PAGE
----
The stereotypes about battered women just won't go away, even in this era of so much rethinking of attitudes about many other stigmatized groups. These stereotypes may be stubborn—just like the negative stereotypes of other groups—but the stereotypes about domestic violence and battered women are wrong. Sadly, science has shown for years that some of them are wrong, but the myths are stronger than the reality. These are some of the most common myths about battered women and domestic violence and the real story, based on the latest scientific evidence.
Myth #1: Battered women keep domestic violence a secret.
Reality: Most battered women disclose domestic violence.
The real problem is that the people they tell either can't or won't help. Countless research studies show that MOST battered women disclose their partner's violence to at least one person—about 80% to 90% of victims in many studies. Victims not only tell, they often tell multiple people and agencies. The problem is not that women don't tell, it is that they do not receive useful help when they do disclose.
Myth #2: Victims just need to call the police.
Reality: Police often don't arrest batterers and batterers hardly ever serve jail time.
Still, even in 2014, calling the police is seldom a solution for domestic violence. In our new data from the National Survey of Children's Exposure to Violence, police arrested perpetrators only 47% of the time when they were called to the scene of domestic violence incidents. Further, arrested perpetrators seldom go to jail—approximately 5 out of 6 perpetrators arrested for domestic violence never serve any jail time. Finally, some of you reading this may be familiar with "mandatory arrest" laws, but in our data, perpetrators living in mandatory arrest states were not even more likely to make an arrest!
Myth #3: Battered women don't seek professional help.
Reality: Battered women seek professional help about as often as people with other similar problems.
Despite the limited professional response, battered women seek help at rates that are similar to people facing other problems. For example, battered women report to the police at rates that are similar to other crime victims. Further, battered women's helpseeking is similar to the helpseeking of people with psychological problems such as depression and anxiety.
Myth #4: Battered women just need to leave.
Reality: Sometimes leaving is the most dangerous thing a woman can do.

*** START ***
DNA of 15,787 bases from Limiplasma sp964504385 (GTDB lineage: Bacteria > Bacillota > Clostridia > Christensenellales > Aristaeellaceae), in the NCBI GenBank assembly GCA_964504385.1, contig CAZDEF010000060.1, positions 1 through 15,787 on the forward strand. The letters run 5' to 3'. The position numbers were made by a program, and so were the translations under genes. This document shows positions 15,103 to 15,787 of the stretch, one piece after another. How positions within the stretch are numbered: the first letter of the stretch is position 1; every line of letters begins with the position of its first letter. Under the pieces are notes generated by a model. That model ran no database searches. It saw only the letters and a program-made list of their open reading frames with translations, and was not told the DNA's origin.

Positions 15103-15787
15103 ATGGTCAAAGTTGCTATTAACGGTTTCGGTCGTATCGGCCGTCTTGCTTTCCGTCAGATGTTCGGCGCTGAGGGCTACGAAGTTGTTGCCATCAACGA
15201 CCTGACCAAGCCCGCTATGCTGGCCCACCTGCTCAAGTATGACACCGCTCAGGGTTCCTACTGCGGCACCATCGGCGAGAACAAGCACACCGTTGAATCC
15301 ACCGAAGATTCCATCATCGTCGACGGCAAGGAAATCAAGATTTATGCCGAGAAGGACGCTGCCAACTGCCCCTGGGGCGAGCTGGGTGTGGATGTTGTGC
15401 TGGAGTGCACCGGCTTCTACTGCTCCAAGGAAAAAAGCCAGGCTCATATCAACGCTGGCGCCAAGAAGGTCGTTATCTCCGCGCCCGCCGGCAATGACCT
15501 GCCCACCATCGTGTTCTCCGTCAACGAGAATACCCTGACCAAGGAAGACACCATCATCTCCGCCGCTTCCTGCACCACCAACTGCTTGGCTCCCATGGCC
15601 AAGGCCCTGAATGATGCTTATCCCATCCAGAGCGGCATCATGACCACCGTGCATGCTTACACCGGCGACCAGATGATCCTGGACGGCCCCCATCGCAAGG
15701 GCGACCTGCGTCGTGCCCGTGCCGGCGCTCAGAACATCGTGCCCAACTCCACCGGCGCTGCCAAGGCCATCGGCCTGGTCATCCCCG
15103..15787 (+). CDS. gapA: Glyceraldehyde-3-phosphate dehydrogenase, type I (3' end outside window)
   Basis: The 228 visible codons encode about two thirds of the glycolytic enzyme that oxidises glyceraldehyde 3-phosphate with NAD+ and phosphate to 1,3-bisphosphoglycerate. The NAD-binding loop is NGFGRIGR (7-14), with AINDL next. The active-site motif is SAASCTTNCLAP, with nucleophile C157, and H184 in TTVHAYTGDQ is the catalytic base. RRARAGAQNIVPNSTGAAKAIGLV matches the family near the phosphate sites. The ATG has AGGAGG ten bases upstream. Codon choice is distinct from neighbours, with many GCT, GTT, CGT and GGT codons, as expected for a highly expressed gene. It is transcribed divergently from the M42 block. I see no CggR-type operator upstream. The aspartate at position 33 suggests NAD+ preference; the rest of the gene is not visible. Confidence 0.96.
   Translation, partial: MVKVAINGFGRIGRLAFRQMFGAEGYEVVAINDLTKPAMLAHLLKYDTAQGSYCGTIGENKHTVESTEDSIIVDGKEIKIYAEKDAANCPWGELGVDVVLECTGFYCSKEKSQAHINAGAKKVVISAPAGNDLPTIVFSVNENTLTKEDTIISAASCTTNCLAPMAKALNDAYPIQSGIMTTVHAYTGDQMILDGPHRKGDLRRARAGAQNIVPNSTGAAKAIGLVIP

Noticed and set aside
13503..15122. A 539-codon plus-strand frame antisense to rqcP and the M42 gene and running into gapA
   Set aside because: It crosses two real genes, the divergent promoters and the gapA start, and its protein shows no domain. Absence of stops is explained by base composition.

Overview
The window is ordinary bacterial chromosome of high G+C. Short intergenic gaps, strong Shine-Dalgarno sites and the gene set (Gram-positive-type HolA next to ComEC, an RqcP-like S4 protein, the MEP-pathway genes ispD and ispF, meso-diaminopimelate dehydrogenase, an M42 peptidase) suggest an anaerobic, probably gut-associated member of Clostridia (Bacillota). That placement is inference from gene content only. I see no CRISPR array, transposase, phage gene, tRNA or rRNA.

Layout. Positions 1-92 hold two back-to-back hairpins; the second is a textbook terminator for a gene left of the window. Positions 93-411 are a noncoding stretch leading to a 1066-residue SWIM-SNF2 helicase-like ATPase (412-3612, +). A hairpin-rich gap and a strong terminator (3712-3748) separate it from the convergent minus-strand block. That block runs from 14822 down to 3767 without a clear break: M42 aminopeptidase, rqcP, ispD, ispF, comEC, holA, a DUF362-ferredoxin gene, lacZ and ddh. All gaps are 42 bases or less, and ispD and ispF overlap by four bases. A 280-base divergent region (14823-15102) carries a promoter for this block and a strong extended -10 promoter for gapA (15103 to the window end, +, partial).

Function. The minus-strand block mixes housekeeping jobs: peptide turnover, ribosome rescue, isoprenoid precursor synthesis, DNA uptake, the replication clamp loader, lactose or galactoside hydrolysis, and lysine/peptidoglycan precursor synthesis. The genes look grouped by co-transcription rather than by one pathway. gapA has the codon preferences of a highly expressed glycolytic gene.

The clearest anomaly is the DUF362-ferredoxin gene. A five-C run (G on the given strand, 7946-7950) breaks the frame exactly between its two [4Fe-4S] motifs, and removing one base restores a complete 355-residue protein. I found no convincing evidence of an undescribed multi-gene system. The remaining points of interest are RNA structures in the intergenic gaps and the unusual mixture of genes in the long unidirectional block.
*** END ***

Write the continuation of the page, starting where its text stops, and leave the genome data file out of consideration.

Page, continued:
Danger often increases when women try to leave—or sometimes even they say they are just thinking about leaving. These dangers include separation violence, stalking, and increased homicide risk. In addition, custody battles and other risks can, in some ways, pose even greater threats to women's well-being and that of their children. We all wish that there was a simple solution like walking out, but the reality is far more complex.
Myth #5: Most women need professional help to cope with domestic violence.
Reality: Women can often rely on family and friends when domestic violence happens.
Most women cope with the problem of domestic violence with informal helpseeking. In nationally representative data, it was 10 times more common for women to go to a friend or family's house than to a domestic violence shelter.
Myth #6: Domestic violence is characterized by an endless "cycle of violence."
Reality: The "cycle of violence" came from a single, qualitative study more than 30 years ago. There is growing evidence that this does not describe every person who has committed violence. We need evidence-based practice that uses the best and most up-to-date research to inform practice and policy.
Domestic violence is a complicated problem that needs a thoughtful response that addresses all the many risk that many victims face. If you want to help women who have been victims of domestic violence, listen to their assessments of what is important, respect their values, and help them come up with a plan or seek resources that address all of the complexities and realities of domestic violence.
Sherry Hamby, Ph.D., is Research Professor of Psychology and Director of the Life Paths Research Program at the University of the South. She is author of Battered Women's Protective Strategies: Stronger Than You Know (Oxford University Press, 2014).